Danaipour v. McLarey, 183 F. Supp. 2d 311 (D. Mass. 2002)

INCADAT legal file Hague parental abduction

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The children, two girls, were 7 and 3 years old at the date of the alleged wrongful removal. They had lived all of their lives in Sweden. In October 2000 a Stockholm court put in place a joint custody regime whereby the children would spend alternate weeks with each parent. The mother undertook not to remove the children from the jurisdiction.
Around this time the mother contacted a child psychologist because she was concerned the father was having inappropriate sexual contact with the girls. The father refused to consent to the psychologist seeing the girls. Nevertheless the expert suspected that sexual abuse had taken place. The expert notified the Swedish social services administration which in turn referred the case to the police. The police interviewed the children and examined the younger girl but found that there was no case to answer
The mother subsequently requested a full sexual abuse investigation. However the Swedish social service agency informed her this could not take place without the father’s consent. The father did not consent. The mother then filed a motion with the Stockholm District Court requesting that a sexual abuse investigation be instigated, but this application was denied in June 2001.
On 25 June 2001 the mother left Sweden with the children and traveled to the United States. The father petitioned for the return of the children.
On 2 January 2002 the United States District Court for the District of Massachusetts ordered the return of the girls to Sweden. It ruled that the authorities there could carry out a forensic evaluation to determine whether the girls had been sexually abused. The court further made the return order subject to 12 conditions to ensure the girls were not exposed to any risk of harm when back in Sweden.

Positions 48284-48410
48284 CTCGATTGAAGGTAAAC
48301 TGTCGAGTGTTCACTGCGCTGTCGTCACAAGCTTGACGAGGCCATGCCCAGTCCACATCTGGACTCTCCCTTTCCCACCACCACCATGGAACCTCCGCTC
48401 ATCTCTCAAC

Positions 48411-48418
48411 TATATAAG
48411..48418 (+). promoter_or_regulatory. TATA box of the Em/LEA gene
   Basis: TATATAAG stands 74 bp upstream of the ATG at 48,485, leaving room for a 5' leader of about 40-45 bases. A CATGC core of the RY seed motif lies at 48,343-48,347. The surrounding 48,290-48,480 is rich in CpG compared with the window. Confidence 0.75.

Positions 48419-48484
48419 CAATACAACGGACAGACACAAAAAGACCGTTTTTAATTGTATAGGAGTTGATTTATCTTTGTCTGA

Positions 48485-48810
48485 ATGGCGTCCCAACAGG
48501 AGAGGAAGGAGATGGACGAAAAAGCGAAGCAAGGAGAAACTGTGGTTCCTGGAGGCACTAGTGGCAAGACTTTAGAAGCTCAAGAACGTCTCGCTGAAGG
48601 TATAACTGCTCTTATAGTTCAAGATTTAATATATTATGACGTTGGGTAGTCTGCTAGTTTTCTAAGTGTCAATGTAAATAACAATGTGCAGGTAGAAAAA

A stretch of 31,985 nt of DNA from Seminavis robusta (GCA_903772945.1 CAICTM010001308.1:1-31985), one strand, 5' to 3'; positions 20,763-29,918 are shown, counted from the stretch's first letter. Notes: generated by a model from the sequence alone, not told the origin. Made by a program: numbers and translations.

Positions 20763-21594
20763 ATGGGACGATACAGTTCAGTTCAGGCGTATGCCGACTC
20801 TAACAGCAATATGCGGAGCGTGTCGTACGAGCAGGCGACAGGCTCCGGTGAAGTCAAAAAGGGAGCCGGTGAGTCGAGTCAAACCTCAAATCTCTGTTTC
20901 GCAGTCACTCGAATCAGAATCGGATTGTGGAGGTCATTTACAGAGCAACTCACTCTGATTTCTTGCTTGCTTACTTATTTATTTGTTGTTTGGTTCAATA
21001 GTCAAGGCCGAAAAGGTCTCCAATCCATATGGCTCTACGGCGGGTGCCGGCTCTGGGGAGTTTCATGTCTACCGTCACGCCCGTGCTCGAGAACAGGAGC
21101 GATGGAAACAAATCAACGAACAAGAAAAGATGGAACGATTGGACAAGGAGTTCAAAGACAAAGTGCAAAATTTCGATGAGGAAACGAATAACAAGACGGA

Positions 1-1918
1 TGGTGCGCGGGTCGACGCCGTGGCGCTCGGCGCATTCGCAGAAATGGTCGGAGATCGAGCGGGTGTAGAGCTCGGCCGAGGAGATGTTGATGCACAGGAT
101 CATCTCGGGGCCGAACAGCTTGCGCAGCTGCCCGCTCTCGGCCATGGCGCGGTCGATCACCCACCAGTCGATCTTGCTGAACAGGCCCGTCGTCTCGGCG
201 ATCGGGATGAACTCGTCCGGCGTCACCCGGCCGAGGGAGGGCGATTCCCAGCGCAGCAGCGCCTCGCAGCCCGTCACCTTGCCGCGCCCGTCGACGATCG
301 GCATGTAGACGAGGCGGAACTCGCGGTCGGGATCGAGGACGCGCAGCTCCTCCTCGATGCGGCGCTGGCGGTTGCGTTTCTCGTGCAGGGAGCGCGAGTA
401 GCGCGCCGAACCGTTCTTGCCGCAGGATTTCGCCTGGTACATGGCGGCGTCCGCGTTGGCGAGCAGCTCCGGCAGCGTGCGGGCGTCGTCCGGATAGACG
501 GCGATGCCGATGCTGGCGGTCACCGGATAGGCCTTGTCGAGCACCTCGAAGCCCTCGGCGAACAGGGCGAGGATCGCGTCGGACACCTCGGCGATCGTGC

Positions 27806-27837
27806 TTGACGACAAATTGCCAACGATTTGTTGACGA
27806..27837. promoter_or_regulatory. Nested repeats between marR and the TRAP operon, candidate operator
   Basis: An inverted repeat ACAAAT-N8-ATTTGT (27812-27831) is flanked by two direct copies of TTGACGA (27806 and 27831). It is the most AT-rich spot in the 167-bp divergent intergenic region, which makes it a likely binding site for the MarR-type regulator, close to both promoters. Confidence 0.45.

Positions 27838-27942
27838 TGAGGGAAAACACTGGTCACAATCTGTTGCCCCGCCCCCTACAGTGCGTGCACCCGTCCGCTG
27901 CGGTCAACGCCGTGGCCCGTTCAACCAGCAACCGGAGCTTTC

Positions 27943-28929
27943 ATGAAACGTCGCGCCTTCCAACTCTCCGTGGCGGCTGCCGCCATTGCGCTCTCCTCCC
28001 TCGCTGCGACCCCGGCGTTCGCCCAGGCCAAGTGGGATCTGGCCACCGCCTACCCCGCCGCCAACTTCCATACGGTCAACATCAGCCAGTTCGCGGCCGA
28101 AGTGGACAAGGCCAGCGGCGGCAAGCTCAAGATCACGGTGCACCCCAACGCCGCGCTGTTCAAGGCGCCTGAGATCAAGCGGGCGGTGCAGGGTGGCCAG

On 3 April 2002 the United States Court of Appeals for the First Circuit allowed an appeal by the mother and remitted the case to the trial court to determine whether sexual abuse of the children had occurred and whether the children would consequently be at a grave risk of physical or psychological harm or of otherwise being placed in an intolerable situation if returned. Prior to the mother’s appeal there had been proceedings in Sweden.
On 14 February the Stockholm City Court ruled that it had no legal authority to confirm the portions of the District Court order requiring the mother to return the children to Sweden at her own cost, limiting the father’s contact with the children, requiring the mother to surrender her passport and not leave Sweden without court permission, and requiring that the father not initiate proceedings against the mother or attempt to enforce custody rights until the court decides otherwise.
The case in Sweden was then referred to the Child and Youth Psychiatric Service. On 2 March 2002 this Service informed the Swedish court that it could not investigate whether the children had been subjected to sexual abuse because this was a criminal issue and therefore for the police to investigate.